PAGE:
Numerical modelling in Geo mechanics

6,215 views

Published on

Fundamntals of rock behaviour modelling and numerical modelling methods and applications in the field of rock mechanics

Published in: Education
0 Comments
2 Likes
Statistics
Notes
  • Be the first to comment

No Downloads
Views
Total views
6,215
On SlideShare
0
From Embeds
0
Number of Embeds
5
Actions
Shares
0
Downloads
383
Comments
0
Likes
2
Embeds 0
No embeds

No notes for slide

Numerical modelling in Geo mechanics

  1. 1. NUMERICAL MODELLING AN EFFECTIVE TOOL FOR MINE PLANNING U.Siva Sankar, M.Tech Under Manager, Project Planning SCCL Email : uss_7@yahoo.com Modelling Proper understanding of complex behaviour of rock mass has always always been difficult for reliable design and safe operation of mining excavations. Understanding the behaviour of rock in general and the jointed rock rock mass, in particular, has always been difficult for mining engineers engineers involved in reliable planning and design, and safe operation of mining projects under complex and difficult conditions.Model: It is any representation or abstraction of a system or process. A model is an intellectual abstraction that includes purpose, process. reference and cost effectiveness ( Starfield & Beloch, 1986). 1
  2. 2. Modelling Various models used in Mining: Photo-Elastic Models Physical Models Equivalent Material Models Models Closed Form Solutions Analytical Models Mathematical Limit Equilibrium Models Solutions Numerical Models Physical ModellingPhysical Model: It is a miniature replica of some physical systems is of use.These are more commonly abstractions of reality. Models are used to simulatein the laboratory the behaviour of full scale prototypePhoto elasticity is an experimental method to determine stress distribution in amaterial. The method is mostly used in cases where mathematical methodsbecome quite cumbersome. The photoelastic stress analysis technique depends upon the fact that certainoptical properties of most transparent material change when these materialsare subject to stress. The model is machined from a stress birefringent material like glass or plastic,for, e.g., tunnel represented as a circular hole in a plate Glass, PE rubber or epoxy resin – for hard and moderate deformablerockmasses develop stress after being loaded at boundaries and gelatin – highlydeformable rockmasses develop stress under own weight When a polarised light passes through a stress birefringent material patternsof coloured or black fringes are produced. Fringes gives trajectories of principle stresses and its direction. 2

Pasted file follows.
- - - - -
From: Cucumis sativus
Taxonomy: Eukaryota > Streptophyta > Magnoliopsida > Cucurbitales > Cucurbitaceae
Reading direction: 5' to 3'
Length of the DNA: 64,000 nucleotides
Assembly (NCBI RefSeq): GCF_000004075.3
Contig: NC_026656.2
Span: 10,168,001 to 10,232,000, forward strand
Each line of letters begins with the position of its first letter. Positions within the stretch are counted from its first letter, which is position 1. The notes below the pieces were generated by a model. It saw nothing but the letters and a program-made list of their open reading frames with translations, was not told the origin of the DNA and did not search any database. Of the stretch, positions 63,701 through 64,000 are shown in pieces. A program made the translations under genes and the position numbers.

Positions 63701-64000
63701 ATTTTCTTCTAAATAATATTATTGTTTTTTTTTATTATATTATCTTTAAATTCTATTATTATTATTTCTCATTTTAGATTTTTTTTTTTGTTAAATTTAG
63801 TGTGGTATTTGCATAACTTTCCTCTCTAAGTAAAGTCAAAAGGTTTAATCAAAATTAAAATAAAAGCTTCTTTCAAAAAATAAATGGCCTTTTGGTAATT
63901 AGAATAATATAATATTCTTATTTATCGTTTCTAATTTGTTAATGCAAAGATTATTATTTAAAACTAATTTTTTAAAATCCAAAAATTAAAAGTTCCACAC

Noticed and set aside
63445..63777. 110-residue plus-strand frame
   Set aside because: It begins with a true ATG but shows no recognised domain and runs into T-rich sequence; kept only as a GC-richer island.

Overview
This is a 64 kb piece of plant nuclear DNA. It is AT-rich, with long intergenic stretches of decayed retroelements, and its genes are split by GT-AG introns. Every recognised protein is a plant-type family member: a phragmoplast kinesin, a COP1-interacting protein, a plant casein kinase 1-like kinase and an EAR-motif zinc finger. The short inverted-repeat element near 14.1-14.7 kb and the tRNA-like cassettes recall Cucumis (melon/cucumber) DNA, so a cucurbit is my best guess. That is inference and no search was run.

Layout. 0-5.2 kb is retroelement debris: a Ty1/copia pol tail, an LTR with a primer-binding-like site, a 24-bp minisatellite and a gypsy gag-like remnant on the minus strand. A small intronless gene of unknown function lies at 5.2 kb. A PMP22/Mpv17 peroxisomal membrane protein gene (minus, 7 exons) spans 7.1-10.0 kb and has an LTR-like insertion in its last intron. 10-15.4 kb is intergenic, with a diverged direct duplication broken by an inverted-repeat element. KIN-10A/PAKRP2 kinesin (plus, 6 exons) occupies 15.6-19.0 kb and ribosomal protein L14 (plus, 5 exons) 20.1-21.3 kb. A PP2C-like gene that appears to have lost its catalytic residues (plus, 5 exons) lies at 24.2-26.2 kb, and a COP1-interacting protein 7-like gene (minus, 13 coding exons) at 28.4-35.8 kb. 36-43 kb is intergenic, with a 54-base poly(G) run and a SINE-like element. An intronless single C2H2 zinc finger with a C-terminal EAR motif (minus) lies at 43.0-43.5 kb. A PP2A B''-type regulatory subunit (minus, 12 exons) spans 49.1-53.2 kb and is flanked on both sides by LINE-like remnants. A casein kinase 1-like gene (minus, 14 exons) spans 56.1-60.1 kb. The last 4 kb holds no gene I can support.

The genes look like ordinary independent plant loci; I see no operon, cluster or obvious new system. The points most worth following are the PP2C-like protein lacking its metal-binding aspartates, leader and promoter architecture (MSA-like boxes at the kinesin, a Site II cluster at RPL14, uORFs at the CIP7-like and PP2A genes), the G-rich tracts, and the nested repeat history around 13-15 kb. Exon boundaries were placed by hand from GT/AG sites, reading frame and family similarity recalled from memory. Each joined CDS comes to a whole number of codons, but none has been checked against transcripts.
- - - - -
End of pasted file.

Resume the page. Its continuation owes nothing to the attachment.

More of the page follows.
3. 3. Photo Elastic ModelsPhotoelastic pattern in a glass platemodel containing a central circular hole Photoelastic pattern – Concentration offrom which vertical tensile cracks have stresses in Lower part of a Slopepropagated. Photo Elastic Models CSIR Polariscope for Photoelastic model analysis 3
  4. 4. Equivalent Material Model Equivalent Material Model: the purpose of this model or realistic model is to simulate in the laboratory the behaviour of full scale prototype Elastic, plastic behaviour, viscous flow, fracture of the modeled structure can be simulated Selection of Model materials and loading conditions to be carefully done Models are built on principles of dimensional Similitude Model Materials : generally weak fabricated materials, materials are blended to simulate stratification, jointing and other realistic geological features. Plaster of Paris, lead oxide saw dust oil , gypsum plaster Disadvantages are time taking, involves labor , for every study different models are to be built. Equivalent Material ModelModel in loading Frame ready for testing Model deformation w.r.t roof cracking 4